How do you like to spend your weekend? Do you enjoy a day out on trails, scrambling your way up mountains or biking down them? Maybe you prefer going for walks in the park, literally stopping to smell roses. Or, maybe you just want to appreciate a lovely afternoon out in nature?

Those are wonderful ways to spend time. But, don’t forget that 71% of the Earth’s surface is water. If you’re not getting in it, you’re missing out on most of what our planet has to offer. Kayaking changes that equation by opening up the whole surface of the earth. Think of making your way down a river or hopping between islands as a trail on water. The sport is not too difficult to get into and will provide you with fun and challenging new wasy to spend your weekends outside. In this guide, we’ll cover the A-Zs of how to kayak.

Kayaking 101 – What is it and where did it come from?

Kayaking 101 - How does a kayak work

The use of kayaks date back thousands of years. Ancient Inuit fisherman in present-day Canada paddled out to sea to hunt and fish. They carried cargo between distant villages. Back then, kayaks were made out of a wooden frame with sealskin stretched over it. The principle behind the structure was that a watertight boat could be rolled upright if it capsized. Today, kayaks are usually made from plastic or fiberglass. They still function the same way – even if we no longer need them to get our food or use them as source of essential transportation.

While canoes and kayaks may look similar, they function quite differently. Canoes are designed to carry cargo. They were the main mode of upriver transport before the Industrial Age. Due to their wide shape, large profile above the waterline, and paddler position, they’re much less maneuverable than a kayak. You could think of it as the difference between flying a cargo plane vs. a fighter aircraft. One is inherently more interesting to pilot than the other.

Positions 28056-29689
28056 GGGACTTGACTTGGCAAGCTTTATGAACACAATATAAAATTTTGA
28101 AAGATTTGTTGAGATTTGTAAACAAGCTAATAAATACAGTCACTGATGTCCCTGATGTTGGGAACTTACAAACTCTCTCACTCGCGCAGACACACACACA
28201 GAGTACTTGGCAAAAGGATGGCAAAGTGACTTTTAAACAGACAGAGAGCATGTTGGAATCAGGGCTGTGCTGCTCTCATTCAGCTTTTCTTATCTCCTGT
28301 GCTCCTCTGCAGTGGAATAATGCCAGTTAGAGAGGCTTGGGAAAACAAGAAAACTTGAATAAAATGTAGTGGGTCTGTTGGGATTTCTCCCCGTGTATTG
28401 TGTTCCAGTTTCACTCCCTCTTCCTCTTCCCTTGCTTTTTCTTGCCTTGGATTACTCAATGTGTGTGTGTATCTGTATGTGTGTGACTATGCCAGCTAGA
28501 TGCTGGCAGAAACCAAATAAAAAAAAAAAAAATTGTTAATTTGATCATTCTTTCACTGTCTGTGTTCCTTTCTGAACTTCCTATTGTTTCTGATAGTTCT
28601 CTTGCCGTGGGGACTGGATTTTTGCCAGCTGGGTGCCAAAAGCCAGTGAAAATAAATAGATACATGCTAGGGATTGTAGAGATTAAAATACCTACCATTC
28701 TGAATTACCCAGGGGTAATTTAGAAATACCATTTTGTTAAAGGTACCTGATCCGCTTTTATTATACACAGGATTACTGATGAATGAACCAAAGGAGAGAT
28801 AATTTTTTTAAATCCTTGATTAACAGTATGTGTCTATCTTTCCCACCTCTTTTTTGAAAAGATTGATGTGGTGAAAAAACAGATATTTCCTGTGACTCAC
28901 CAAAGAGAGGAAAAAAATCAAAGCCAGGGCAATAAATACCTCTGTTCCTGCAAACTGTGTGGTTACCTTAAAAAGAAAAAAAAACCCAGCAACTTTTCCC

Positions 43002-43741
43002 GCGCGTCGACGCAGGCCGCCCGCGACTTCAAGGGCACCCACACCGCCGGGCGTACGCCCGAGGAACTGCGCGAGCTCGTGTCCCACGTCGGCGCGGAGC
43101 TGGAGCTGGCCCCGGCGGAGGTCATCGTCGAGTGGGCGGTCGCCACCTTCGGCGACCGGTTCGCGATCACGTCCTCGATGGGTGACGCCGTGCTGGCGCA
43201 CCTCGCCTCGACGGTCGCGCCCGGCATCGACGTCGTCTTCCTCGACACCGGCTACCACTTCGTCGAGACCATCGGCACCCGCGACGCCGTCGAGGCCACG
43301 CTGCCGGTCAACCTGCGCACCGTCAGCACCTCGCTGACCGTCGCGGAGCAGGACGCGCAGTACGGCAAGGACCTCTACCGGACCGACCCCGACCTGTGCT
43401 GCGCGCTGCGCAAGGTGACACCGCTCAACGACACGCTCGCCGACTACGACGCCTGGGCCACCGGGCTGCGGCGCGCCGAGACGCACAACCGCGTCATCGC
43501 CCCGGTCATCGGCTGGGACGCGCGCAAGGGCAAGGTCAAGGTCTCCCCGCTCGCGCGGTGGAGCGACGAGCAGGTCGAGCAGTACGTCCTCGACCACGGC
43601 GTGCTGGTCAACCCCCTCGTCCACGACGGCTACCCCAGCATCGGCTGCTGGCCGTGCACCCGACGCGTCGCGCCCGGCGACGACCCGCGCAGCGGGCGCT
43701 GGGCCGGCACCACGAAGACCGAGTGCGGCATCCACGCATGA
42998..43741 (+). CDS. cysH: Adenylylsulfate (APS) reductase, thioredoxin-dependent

Many people prefer the sport of kayaking to canoeing because they feel more in sync with the boat. The kayaker places their back against a seat. Their legs extend into the hull to press on foot pedals. Paddling is one smooth motion where the grip changes very little. This is in contrast to canoes and rowboats, where a person might sit on a bench and use a single-ended paddle that changes hands on each stroke. Kayaking feels much more streamlined compared to canoeing.

What Kind of Gear Do I Need for Kayaking?


The only essential gear for kayaking is a kayak and paddle. It’s best to stick with the basics when learning how to kayak. But, for it to be a fun and safe experience, you’ll probably want a few other items:


After choosing a boat, the next most important decision is the paddle. You want to make sure it’s comfortable to use and will get you where you want to go. You’ll use your expected speed and paddling style to choose between the two main types of paddles.

Low-angle paddles are most suited for kayakers who expect to have a slower pace. The lower angle means the paddle will slide through the water more easily. But, the trade-off is that there won’t be as much power in each stroke.

High-angle paddles provide more power to push through the water. They make the boat more maneuverable as turns can be executed with fewer strokes.

The other main consideration in choosing a paddle is its length. Once you’ve decided on the style, a simple chart will show you the right length of paddle for your height and boat width. These are usually found at stores or on the web. However, they may differ depending on the type of kayaking you’ll be doing.

Flotation Devices

The most important flotation device is the one that keeps your head above water. The personal flotation device (PFD), aka “life jacket,” is what you’ll be looking for. Depending on your local laws, you may be required to wear a PFD while kayaking or keep one on hand in the boat. Regardless of what the law says, it’s best to wear the PFD to keep safe.

Kayaking PFDs differ from the kind you might wear while boating or jet skiing. They are specifically designed to provide maximum range of motion. Also, the majority of the flotation material is located near your lower back. This provides an excellent backrest if your boat doesn’t have a comfortable seat.